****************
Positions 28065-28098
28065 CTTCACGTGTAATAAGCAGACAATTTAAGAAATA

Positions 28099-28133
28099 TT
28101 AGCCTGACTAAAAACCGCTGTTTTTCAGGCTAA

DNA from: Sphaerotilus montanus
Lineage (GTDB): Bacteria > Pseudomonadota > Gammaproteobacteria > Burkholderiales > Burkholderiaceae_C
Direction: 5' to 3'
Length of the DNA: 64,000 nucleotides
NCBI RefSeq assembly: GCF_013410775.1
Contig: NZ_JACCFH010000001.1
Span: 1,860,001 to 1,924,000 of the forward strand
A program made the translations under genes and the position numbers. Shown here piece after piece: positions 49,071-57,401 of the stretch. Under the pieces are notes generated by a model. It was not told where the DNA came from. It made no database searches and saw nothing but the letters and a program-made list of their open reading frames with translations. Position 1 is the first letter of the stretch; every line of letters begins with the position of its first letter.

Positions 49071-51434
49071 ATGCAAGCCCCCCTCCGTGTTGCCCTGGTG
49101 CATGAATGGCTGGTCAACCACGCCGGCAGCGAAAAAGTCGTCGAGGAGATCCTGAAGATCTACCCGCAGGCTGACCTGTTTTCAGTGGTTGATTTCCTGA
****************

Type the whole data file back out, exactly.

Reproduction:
Positions 28065-28098
28065 CTTCACGTGTAATAAGCAGACAATTTAAGAAATA

Positions 28099-28133
28099 TT
28101 AGCCTGACTAAAAACCGCTGTTTTTCAGGCTAA

DNA from: Sphaerotilus montanus
Lineage (GTDB): Bacteria > Pseudomonadota > Gammaproteobacteria > Burkholderiales > Burkholderiaceae_C
Direction: 5' to 3'
Length of the DNA: 64,000 nucleotides
NCBI RefSeq assembly: GCF_013410775.1
Contig: NZ_JACCFH010000001.1
Span: 1,860,001 to 1,924,000 of the forward strand
A program made the translations under genes and the position numbers. Shown here piece after piece: positions 49,071-57,401 of the stretch. Under the pieces are notes generated by a model. It was not told where the DNA came from. It made no database searches and saw nothing but the letters and a program-made list of their open reading frames with translations. Position 1 is the first letter of the stretch; every line of letters begins with the position of its first letter.

Positions 49071-51434
49071 ATGCAAGCCCCCCTCCGTGTTGCCCTGGTG
49101 CATGAATGGCTGGTCAACCACGCCGGCAGCGAAAAAGTCGTCGAGGAGATCCTGAAGATCTACCCGCAGGCTGACCTGTTTTCAGTGGTTGATTTCCTGA